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Evil Without Origin


         In the Revelation of St. John, evil is depicted as that which deceiveth the whole world and which hath but a short time. One of the means whereby it continues to deceive mortals is shown by the question, How did evil originate? Whoever undertakes to answer it, not perceiving that it assumes and impliedly asserts the reality of evil, and is therefore the self-assertion of error, is likely to become involved in the mystery arising from the apparent existence of both good and evil.

         Aurelius Augustinus, better known as Saint Augustine, was converted to Christianity in the year 387, and in his autobiography, entitled "Confessions," which was published ten years later, he says, "For other than this, that which really is I know not; and was, as it were through sharpness of wit, persuaded to assent to foolish deceivers when they asked me, 'Whence is evil?' . . . At which I, in my ignorance, was much troubled, and departing from the truth, seemed to myself to be making toward it; because as yet I knew not that evil was nothing but a privation of good, until at last a thing ceases altogether to be." This language plainly means that evil is "nothing but a privation of good" and, in the last analysis, it "ceases altogether to be." It classifies evil as impersonal and unreal, therefore it corresponds, as far as it goes, with Christian Science. "Science and Health with Key to the Scriptures" by Mrs. Eddy, treats exhaustively the subject of evil's unreality. (See p. 186.)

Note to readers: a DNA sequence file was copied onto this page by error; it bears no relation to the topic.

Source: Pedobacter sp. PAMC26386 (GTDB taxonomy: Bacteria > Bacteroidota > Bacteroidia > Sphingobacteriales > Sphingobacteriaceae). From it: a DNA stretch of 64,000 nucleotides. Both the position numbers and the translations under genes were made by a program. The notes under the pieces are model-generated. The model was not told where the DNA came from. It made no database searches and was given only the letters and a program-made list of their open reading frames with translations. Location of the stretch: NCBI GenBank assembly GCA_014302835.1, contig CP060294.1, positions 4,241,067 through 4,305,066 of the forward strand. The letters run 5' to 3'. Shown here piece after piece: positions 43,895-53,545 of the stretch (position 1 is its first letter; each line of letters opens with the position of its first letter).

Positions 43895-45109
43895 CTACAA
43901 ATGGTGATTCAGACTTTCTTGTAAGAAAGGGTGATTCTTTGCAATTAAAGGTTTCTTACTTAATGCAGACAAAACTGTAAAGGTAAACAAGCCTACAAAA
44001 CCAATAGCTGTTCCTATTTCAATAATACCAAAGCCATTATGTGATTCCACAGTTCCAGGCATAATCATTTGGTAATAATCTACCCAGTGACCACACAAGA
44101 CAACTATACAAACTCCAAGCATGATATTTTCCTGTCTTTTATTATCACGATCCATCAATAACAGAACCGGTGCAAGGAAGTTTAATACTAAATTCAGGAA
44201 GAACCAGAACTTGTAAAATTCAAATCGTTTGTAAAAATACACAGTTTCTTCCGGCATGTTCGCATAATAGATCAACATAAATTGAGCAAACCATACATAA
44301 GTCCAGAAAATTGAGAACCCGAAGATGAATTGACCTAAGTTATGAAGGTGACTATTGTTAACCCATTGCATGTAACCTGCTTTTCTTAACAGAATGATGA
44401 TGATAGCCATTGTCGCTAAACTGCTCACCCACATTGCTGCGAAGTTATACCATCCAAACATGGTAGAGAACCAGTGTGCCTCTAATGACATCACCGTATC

It is also to be observed that Saint Augustine regarded the question, Whence is evil? as a deceptive question; apparently because it assumes and impliedly asserts the reality of evil. Only a false sense of things will admit the reality of the unreal; therefore, if evil is merely negation or error, the question, How did evil originate? must emanate from a self-deceived thought. Our Leader's answer to this question is to be found in "Christian Healing," p. 9, and "Miscellaneous Writings," pp. 45, 346. See also, "Retrospection and Introspection," pp. 86-92.

 

Written by an early student of Christian Science
 

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